Many Californians experienced a particularly wet weekend as the remnants of Hurricane Kay brought record-high rains to areas already suffering from a historically extreme heat wave. The storm maxed out as a Category 1 Hurricane with 75 mph winds as it moved up the coast of Baja California and made brief landfall in Mexico, then deteriorated to Tropical Storm level before approaching the West Coast. Southern California and Arizona were the areas most heavily affected, and some areas saw an entire six months or even years-worth of precipitation in just 24 hours. Residents prepared for high winds and heavy rainfall, but Kay’s most significant risks came in the form of a patchwork of flash floods and rough sea warnings.
Many parts of California have already been glued to their local meteorologists as the past week saw extreme heat wave temperatures and the spark of several new and uncontained wildfires around the state, but none anticipated seeing the forecasts shift from excessive heat to excessive rainfall quite so quickly. Flood warnings were issued by the National Weather Service across most of Southern California and into corners of Arizona and New Mexico, as well as multiple coastal communities bracing for large swells, strong rip currents, and life-threatening surf hazards. Tropical Storm Kay was never forecast to make landfall north of Mexico, but that did not stop the rainfall from delivering on those powerful flash floods in places like Death Valley National Park where some roads are still closed.
So just how rare is a hurricane on the West Coast in September? Answer: quite rare. Records show the only hurricane that made landfall in California hit San Diego in October 1858 at an estimated Category 1, and in 1939 a Tropical Storm that had just deteriorated from hurricane status made landfall near Long Beach. Other storms have skirted the coast since then, often bringing a degree of rain and cloud cover, but Kay will be the closest cyclone to the California coast since 1997. According to University of South Carolina Professor Cary Mock, an expert on hurricane climatology, one major weather pattern that pushed Kay away from West Coast landfall is the very same upper-level heat wave that’s plagued the area in recent weeks. Pacific Ocean temperatures also average too cold to allow for proper hurricane development—another reason Kay was eventually pushed further west.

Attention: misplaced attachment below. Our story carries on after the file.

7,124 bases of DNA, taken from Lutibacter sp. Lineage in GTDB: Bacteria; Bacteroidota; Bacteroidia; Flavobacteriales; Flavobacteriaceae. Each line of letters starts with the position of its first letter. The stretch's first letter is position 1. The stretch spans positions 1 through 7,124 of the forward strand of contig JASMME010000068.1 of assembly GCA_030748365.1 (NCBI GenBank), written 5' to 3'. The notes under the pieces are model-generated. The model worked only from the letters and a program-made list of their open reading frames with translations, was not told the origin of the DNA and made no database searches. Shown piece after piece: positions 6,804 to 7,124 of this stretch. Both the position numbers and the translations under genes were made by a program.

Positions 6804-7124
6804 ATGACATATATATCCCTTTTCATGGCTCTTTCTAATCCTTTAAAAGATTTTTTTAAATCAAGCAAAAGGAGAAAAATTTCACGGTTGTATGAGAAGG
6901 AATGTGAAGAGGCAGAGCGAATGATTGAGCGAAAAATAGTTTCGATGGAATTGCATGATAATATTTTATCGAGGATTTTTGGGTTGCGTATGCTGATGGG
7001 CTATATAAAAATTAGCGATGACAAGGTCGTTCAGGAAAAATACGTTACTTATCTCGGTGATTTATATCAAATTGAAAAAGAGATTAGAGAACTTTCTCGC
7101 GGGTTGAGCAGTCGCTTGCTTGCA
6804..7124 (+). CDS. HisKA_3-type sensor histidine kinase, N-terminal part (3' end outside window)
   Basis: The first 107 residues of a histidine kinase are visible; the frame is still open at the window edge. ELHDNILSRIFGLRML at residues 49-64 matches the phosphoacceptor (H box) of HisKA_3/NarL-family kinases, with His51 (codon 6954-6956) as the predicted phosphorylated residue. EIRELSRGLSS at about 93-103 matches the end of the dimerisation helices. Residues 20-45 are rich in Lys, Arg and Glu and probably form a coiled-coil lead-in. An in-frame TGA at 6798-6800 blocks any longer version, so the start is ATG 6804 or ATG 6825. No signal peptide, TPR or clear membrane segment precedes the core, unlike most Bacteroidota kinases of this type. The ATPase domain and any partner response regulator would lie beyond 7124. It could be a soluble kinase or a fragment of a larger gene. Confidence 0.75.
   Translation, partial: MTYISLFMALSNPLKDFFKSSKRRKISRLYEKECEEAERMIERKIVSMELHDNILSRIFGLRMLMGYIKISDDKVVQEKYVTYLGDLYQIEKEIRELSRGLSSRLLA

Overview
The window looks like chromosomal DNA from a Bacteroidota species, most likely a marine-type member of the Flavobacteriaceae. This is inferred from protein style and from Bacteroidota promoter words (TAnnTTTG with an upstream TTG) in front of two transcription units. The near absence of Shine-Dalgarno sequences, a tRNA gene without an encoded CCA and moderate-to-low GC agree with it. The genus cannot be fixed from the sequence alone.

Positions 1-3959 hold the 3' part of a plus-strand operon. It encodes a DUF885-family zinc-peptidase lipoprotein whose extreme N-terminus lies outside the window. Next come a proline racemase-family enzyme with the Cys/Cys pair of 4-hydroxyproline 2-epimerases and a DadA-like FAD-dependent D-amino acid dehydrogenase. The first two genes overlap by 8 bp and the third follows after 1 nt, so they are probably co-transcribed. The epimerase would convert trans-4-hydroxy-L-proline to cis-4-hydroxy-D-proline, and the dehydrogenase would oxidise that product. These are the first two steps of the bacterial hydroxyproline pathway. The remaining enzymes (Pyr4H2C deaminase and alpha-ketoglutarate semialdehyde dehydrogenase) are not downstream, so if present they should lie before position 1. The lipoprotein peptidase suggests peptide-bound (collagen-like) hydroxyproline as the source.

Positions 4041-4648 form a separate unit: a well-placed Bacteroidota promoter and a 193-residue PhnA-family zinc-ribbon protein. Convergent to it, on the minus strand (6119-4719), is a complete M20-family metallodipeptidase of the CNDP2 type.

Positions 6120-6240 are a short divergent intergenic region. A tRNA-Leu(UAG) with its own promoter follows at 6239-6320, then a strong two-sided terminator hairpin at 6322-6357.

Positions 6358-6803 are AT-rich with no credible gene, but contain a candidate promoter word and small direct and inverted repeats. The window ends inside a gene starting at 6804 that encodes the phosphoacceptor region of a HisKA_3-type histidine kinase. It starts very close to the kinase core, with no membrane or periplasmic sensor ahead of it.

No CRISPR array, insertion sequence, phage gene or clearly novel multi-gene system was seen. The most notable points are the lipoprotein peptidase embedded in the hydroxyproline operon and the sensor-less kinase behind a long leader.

While many areas were monitoring flash flood zones, some communities were hopeful this rainfall would bring some relief to the rapid expansion of recently sparked wildfires. Big Bear Ski Resort personnel and firefighters have been battling the Radford fire since September 5th, and firefighters were able to capitalize on high moisture levels to finally gain some control over the blaze. Placer County’s Mosquito Fire, which started on September 6th, has firefighters hoping that some of that same residual atmospheric moisture will aid their efforts further north however, they have yet to see much progress as the fire is still only at 18% containment as of Tuesday morning.